For decades the United States and its allies have maintained nuclear forces designed for one overriding objective: to deter Soviet military action, particularly an attack against Western Europe. In addition, the United States has sought to prevent the proliferation of nuclear weapons, but this goal was never considered as important as the first.
Now the crumbling of Soviet power and the war in the Gulf have shattered the assumptions that underlie Western nuclear policies. An entirely new danger has arisen: that a disintegrating Soviet Union might lose control over its immense nuclear arsenal. Among the causes of the war in the Gulf, moreover, was the fear that Saddam Hussein would acquire nuclear weapons capable of hitting distant targets and drawing the Great Powers into a nuclear conflict. New policies controlling nuclear weapons must be adopted to reduce as quickly as possible risks of both kinds.
The crucial first step, we shall argue, would be a very deep and swift cut in US and Soviet nuclear forces, which should be reduced from their present total of approximately 50,000 warheads to something on the order of two thousand. To do so would, at one stroke, force the US and the USSR to adopt far less dangerous nuclear strategies and strengthen the global effort to halt the spread of nuclear weapons.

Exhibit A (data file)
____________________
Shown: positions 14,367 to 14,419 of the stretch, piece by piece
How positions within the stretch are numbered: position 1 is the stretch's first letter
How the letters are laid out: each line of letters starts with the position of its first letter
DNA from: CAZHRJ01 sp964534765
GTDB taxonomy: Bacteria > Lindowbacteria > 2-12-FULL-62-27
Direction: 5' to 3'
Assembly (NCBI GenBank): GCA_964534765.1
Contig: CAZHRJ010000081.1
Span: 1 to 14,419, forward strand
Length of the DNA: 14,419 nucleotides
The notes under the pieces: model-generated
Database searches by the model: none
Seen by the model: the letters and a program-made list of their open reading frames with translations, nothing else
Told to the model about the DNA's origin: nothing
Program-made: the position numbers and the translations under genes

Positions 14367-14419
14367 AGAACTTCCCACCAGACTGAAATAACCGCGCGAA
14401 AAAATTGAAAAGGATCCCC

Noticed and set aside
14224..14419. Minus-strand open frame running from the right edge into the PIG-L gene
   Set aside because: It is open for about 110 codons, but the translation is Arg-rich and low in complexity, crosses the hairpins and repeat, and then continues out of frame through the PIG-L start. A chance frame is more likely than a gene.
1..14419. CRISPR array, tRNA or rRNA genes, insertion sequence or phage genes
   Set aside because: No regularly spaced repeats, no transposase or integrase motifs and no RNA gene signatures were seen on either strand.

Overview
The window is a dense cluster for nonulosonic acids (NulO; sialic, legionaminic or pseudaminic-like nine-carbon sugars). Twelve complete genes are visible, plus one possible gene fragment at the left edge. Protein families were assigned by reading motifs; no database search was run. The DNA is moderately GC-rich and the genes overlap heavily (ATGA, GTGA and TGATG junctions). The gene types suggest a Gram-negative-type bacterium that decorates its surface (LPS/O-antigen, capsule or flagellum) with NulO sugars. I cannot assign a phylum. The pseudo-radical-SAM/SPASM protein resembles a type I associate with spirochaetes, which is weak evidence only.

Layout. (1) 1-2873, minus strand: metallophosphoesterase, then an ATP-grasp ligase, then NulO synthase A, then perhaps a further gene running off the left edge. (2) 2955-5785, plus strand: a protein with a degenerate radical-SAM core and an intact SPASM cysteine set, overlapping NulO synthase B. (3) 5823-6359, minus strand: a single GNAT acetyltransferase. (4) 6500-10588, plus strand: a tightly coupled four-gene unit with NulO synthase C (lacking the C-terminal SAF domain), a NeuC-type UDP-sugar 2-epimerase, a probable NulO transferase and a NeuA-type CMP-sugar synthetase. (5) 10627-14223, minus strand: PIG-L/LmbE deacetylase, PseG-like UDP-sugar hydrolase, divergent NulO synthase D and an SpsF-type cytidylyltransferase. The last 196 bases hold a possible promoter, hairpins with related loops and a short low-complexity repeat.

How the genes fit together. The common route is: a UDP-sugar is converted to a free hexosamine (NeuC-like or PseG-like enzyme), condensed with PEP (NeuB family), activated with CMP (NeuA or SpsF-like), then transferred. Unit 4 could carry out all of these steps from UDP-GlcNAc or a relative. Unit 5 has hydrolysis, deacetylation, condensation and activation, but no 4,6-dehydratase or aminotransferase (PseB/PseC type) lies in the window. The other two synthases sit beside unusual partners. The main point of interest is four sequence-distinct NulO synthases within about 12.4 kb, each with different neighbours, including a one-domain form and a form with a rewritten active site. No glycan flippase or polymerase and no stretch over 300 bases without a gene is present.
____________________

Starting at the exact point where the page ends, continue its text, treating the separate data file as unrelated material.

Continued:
These changes in nuclear policy would be a major step toward a world in which relations among nations would be based on the rule of law, supported by a system of collective security, with the United Nations and regional organizations able to resolve conflicts and keep the peace.
That the peaceful period between the collapse of the Berlin Wall and the arrival of tanks in Kuwait and Vilnius was so brief should dispel any illusions that such a goal is within easy reach. Nevertheless, at least it is clear that no regime in Moscow will be able to recreate the threat of the cold war years. This brutal century, in our view, has taught some lessons that should be applied as we plan for the next: that war between major industrialized states can no longer be perceived as the continuation of politics by other means; that long-term security depends on cooperation, especially with former enemies, as the success of Western policy toward Germany after 1945 demonstrates; and that a more peaceful and civilized international life will depend on the emergence of institutions with the resources and authority to encourage cooperation and to mediate conflict.
Deciding the role of nuclear weapons in a new system of international security is the easier part of the problem. Whether or not one believes that the numbers and disposition of the US and Soviet nuclear forces were appropriate before 1989, it should be clear they are incompatible with the new political realities. Compared to conventional forces, moreover, nuclear forces are designed to be used in extreme and highly unlikely circumstances; they have little impact on domestic life, and no connection with day-to-day international affairs. Presumably these …